Diabetes education, also known as diabetes self-management training (DSMT) or diabetes self-management education (DSME), is defined as a collaborative process through which people with or at risk for diabetes gain the knowledge and skills needed to modify behavior and successfully self-manage the disease and its related conditions.
DSMT/DSME is an interactive, ongoing process involving the person with diabetes (or the caregiver or family) and a diabetes educator(s). The intervention aims to achieve optimal health status, better quality of life and reduce the need for costly health care.
Diabetes education focuses on seven self-care behaviors that are essential for improved health status and greater quality of life.
Diabetes education is most often provided by diabetes educators. Diabetes educators give people with diabetes the knowledge, skills and tools they need to successfully manage their diabetes and avoid many of the complications associated with the disease.
Is guided by the best available science-based evidence.
Incorporates the needs, goals and life experiences of the person with or at risk of diabetes.
Supports other healthcare providers through a continuum of interventions, ranging from knowledge and skills to supporting behavior change and clinical co-management.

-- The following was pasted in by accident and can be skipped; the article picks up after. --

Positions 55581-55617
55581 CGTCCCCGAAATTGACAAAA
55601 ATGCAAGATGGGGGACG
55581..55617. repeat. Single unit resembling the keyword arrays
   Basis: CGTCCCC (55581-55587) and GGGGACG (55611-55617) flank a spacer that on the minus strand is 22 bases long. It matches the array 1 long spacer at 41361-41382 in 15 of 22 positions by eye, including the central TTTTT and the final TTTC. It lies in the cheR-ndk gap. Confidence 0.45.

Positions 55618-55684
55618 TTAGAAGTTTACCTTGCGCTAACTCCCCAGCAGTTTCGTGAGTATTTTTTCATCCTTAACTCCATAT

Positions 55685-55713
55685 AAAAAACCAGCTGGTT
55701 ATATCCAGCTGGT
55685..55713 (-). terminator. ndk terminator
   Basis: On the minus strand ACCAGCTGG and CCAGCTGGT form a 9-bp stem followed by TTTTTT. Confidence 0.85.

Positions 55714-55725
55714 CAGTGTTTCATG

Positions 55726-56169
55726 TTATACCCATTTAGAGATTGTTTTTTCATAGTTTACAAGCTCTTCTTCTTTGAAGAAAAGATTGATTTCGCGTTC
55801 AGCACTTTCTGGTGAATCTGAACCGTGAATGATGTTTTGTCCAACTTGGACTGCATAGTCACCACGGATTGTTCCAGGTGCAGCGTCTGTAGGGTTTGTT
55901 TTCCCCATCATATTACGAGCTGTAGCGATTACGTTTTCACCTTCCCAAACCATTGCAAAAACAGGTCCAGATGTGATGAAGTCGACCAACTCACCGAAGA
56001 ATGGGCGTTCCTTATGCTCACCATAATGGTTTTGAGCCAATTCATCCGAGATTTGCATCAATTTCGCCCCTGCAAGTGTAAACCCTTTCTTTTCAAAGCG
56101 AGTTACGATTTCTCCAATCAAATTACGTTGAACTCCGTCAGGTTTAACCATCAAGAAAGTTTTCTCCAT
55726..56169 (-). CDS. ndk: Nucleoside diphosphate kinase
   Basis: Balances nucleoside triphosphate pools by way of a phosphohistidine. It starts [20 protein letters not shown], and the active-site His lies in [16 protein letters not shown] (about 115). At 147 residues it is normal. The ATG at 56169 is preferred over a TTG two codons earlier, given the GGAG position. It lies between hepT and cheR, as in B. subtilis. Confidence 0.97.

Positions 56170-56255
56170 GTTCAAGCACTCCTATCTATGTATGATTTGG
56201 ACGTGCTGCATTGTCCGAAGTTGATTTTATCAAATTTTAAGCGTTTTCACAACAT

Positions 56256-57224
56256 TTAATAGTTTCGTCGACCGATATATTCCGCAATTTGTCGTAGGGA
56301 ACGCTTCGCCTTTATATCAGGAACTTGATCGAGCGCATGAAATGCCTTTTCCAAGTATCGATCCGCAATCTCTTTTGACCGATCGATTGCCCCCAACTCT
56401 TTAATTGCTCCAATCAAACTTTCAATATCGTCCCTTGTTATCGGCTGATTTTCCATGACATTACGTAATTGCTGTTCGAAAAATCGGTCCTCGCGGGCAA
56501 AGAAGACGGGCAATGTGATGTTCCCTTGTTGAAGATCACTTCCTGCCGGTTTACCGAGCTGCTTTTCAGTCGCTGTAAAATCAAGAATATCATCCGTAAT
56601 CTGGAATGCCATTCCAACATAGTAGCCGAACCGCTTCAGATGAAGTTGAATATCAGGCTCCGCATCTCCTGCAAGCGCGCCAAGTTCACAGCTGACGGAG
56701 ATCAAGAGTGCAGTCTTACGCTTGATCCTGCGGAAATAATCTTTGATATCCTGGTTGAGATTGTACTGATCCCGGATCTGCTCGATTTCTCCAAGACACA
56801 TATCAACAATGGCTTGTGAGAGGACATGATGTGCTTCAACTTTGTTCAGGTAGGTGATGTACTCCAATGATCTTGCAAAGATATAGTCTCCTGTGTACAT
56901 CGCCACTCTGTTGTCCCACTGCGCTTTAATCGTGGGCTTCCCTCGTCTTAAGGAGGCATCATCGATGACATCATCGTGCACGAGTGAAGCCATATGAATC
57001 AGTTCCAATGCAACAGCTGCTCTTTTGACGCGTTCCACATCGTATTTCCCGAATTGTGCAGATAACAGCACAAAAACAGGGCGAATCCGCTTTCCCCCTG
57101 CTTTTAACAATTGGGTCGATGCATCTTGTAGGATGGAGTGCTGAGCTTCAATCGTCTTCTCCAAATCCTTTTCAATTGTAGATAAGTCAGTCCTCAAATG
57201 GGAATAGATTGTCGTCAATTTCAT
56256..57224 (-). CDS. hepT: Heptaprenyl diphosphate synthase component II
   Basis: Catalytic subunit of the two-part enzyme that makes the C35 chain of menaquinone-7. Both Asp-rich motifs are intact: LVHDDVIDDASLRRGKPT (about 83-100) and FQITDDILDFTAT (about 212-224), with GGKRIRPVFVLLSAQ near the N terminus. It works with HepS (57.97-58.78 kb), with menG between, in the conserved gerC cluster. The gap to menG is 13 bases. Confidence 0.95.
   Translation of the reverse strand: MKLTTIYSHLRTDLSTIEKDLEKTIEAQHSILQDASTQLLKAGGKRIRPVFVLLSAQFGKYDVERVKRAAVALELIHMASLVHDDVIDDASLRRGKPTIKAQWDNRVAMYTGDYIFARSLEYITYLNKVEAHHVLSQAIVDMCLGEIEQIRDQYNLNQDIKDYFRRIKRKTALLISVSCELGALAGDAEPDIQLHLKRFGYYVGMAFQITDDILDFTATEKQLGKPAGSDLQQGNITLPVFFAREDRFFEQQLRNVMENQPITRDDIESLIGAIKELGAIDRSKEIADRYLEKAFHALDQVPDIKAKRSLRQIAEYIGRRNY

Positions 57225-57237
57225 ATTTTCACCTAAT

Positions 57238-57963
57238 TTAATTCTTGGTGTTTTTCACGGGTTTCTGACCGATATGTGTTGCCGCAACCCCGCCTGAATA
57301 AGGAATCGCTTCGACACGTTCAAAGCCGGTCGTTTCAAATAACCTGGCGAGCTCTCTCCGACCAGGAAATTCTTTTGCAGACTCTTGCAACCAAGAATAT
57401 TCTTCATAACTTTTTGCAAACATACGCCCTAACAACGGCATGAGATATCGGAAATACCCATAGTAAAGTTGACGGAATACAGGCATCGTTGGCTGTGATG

Optimizes the health of people with diabetes, thereby allowing them to lead more productive lives at work, home and in the community.
Recognizes the importance of cost-effective diabetes prevention and management as a way to maximize healthcare resources.
Provides value for every dollar invested.
Help individuals identify barriers to diabetes self-management
How to be confident in managing diabetes
Facilitate problem solving and coping skills
How to balance eating, physical activity, medication and blood sugar monitoring routines
Achieve positive behavior change
How to incorporate lifestyle needs, such as cultural eating habits and exercise preferences, into your management plan
Achieve optimal clinical outcomes, health status and quality of life and prevent or delay complications
Complications may include heart disease, blindness, kidney failure, nerve damage and sexual problems
Promote cost-effective care management
Most professional diabetes educators are members of the American Association of Diabetes Educators. Some diabetes educators are certified diabetes educators (CDE) or board certified advanced diabetes managers (BC-ADM), having met certain eligibility and exam requirements.
Diabetes Education is covered by Medicare, Medicaid, and most insurance plans. However, for your benefit, please check with your insurance provider to verify coverage and cost.
For more information, please visit our Locations and Hours page for contact information or download the Diabetes Education brochure below.
To find a provider, please visit our Diabetes Education Providers page.
Information courtesy of the American Association of Diabetes Educators.